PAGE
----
Prograis comes home, remains unbeaten with 8th-round TKO
NEW ORLEANS – For Regis “Rougarou” Prograis, “The Homecoming” – the promotional term for Saturday night’s WBC Diamond super lightweight title bout at Lakefront Arena – followed the script to perfection.
Prograis remained unbeaten in 22 career fights, including 19 by knockout, with an eighth-round TKO over Juan Jose Velasco Saturday night in front of an enthusiastic hometown crowd of 3,612.
“I’m glad I prepared the way I did mentally,” said Prograis. “This dude was trying to knock me out. He came to fight. He was unknown, but he was coming to fight.”
Fighting just a stone’s throw from where he grew up before Hurricane Katrina relocated his family to Texas, Prograis was the aggressor throughout.
Neither boxer managed to do much damage until Prograis landed a flurry of punches into the body of Velasco late in the fourth round.
Prograis put Velasco on the canvas about two minutes into the fifth round, bringing the fans seated ringside out of their seats.
Late in the seventh round, Prograis drilled Velasco with a left hand to the body, which stunned and eventually dropped the Argentinian.
Prograis knocked down Velasco for a third and fourth time in the early stages of Round 8 and after another flurry, Velasco’s corner threw in the towel at the 1:59 mark, much to the delight of Prograis’ hometown fans.
“I couldn’t lose in New Orleans,” Prograis said with a laugh. “I told my (friends), if I lose here, I’m not coming back.”
Next up for Prograis is a trip to Moscow for an announcement for the eight-man World Boxing Super Series tournament, which begins this fall.
For Velasco, it was his first loss in 21 career fights.
“He was an unknown coming in,” Prograis said, “but he’s going to be known going out. He gave me a real tough, hard fight.”
In the co-main event, 2016 Olympian Teofimo Lopez defeated William Silva by TKO 15 seconds into the sixth round for the WBC Continental Americas lightweight title.
Lopez (10-0, 8 KOs), who was born in Brooklyn but competed for Honduras – his parents’ birthplace – in Rio de Janeiro two summers ago, battled a hand injury but took the action to Silva from the outset.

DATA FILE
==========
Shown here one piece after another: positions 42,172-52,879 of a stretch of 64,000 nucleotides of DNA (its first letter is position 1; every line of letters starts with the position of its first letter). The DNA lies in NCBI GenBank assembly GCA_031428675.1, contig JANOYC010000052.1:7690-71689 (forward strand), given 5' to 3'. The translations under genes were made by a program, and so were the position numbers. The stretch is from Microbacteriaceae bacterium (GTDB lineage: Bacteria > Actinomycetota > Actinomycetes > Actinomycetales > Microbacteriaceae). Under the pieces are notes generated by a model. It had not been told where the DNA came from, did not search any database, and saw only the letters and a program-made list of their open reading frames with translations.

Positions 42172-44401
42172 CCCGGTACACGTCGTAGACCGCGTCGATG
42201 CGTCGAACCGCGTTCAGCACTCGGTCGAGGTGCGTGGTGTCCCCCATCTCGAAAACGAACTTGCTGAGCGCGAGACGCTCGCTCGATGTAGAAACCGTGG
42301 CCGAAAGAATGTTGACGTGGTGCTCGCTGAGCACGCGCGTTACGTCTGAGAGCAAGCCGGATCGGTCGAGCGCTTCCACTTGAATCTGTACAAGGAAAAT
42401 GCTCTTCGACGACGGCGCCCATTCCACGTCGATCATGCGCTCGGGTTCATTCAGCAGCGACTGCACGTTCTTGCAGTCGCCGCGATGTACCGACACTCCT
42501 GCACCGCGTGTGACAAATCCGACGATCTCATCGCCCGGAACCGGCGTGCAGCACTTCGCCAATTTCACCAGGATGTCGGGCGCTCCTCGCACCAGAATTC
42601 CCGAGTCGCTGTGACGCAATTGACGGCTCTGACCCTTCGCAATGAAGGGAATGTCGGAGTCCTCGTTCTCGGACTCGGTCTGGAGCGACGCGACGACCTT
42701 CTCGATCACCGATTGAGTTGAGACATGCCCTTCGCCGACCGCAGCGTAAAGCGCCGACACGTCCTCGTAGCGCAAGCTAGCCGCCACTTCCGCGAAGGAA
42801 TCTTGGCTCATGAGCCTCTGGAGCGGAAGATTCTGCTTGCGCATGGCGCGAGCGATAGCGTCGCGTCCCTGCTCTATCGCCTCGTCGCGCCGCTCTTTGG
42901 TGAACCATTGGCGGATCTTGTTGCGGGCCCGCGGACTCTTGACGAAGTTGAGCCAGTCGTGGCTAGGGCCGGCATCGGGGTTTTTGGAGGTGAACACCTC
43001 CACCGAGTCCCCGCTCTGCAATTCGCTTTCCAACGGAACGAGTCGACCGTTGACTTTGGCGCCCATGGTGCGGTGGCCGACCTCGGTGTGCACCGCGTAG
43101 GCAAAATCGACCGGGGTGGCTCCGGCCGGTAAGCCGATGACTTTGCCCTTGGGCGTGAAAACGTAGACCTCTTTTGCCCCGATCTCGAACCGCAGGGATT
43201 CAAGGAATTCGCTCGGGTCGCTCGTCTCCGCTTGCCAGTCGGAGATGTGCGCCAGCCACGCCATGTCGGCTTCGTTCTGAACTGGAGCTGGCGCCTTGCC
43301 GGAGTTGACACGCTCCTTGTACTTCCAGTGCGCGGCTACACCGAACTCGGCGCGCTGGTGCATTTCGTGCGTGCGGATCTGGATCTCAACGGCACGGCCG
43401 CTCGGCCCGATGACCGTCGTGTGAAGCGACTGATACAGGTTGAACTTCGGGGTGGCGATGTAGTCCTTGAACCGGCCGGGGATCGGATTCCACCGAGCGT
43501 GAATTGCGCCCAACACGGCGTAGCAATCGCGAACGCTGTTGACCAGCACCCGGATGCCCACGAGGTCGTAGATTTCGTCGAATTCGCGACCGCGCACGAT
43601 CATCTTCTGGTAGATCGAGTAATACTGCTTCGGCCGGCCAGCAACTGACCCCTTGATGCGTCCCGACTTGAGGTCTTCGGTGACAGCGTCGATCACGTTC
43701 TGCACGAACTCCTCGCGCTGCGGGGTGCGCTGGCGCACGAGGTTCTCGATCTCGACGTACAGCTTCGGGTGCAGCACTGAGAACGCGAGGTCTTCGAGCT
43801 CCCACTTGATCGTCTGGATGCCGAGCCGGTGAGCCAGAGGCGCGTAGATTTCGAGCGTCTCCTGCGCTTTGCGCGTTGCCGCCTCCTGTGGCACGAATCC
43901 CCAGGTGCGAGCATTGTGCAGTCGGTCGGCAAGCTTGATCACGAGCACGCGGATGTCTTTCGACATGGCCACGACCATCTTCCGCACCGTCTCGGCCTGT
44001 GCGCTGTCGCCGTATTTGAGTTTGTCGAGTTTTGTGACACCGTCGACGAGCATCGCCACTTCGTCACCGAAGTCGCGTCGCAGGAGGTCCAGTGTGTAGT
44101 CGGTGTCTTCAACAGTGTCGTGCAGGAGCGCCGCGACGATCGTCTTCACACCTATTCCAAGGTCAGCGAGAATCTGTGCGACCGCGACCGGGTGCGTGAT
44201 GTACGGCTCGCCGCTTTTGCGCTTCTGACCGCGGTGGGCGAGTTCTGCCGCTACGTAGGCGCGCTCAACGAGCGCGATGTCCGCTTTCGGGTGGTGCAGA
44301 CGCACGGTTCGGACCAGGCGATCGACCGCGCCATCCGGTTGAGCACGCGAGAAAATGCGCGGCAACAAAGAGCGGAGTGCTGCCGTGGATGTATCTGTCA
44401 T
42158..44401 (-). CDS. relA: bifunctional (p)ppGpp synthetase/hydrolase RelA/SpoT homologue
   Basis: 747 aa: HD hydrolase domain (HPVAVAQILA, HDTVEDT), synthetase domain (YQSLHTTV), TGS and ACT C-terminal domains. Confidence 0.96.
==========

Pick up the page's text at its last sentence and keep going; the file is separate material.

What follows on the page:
Lopez, despite spotting Silva five inches in height and 2 1/2 inches in reach, floored the Brazilian with a left hand in the final minute of the first round, then put Silva down a second time just before the bell in Round 5.
Seconds into the sixth round, Lopez put Silva down again, and referee Bruce McDaniel stopped the fight. Lopez celebrated with a phantom home run swing and a trot around the ring as if they were the bases.
“I set him up the jab and see how he reacted to it,” said Lopez.
Before the main event, Saturday’s undercard featured victories by some of the rising stars of the sport.
*Erick DeLeon of Detroit stayed unbeaten by winning a unanimous decision over Adrian Young in a 10-round lightweight matchup.
DeLeon knocked down Young late in the first round and remained in control from there. The scorecards read 97-92, 97-92 and 98-91 in favor of DeLeon (18-0-1).
*Charles Conwell, a 2016 Olympian from Cleveland, stayed unbeaten as a pro when he knocked out Baton Rouge’s Travis Scott at 1:38 of the second round in a super welterweight matchup.
The 20-year-old Conwell (8-0, 6 KOs) hit Scott with a flurry of blows early in the second round before landing the knockout blow to the midsection.
*Featherweight Jean Carlos Rivera of Orlando stopped Angel Luna at 1:22 of the first round to win for the 14th time in as many bouts. It was his ninth career knockout.
*New Orleanian Jeremy “Zereaux” Hill electrified his hometown crowd just prior to the co-main event when he knocked down Charles Johnson in the second round of their four-round lightweight bout. Hill won a unanimous decision to improve to 3-0.
*Lightweight Fazliddin Gaibnazarov of Uzbekistan, a Olympic gold medalist in 2016, remained unbeaten by winning a unanimous eight-round decision over Kevin Johnson of Las Vegas in the opening bout of the undercard. Gaibnazarov is 5-0 in his pro career.
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Lenny has been involved in college athletics since the early 1980s, when he began working Tulane University sporting events while still attending Archbishop Rummel High School. He continued that relationship as a student at Loyola University, where he graduated in 1987. For the next 11 years, Vangilder worked in the sports information offices at Southwestern Louisiana (now UL-Lafayette) and Tulane;…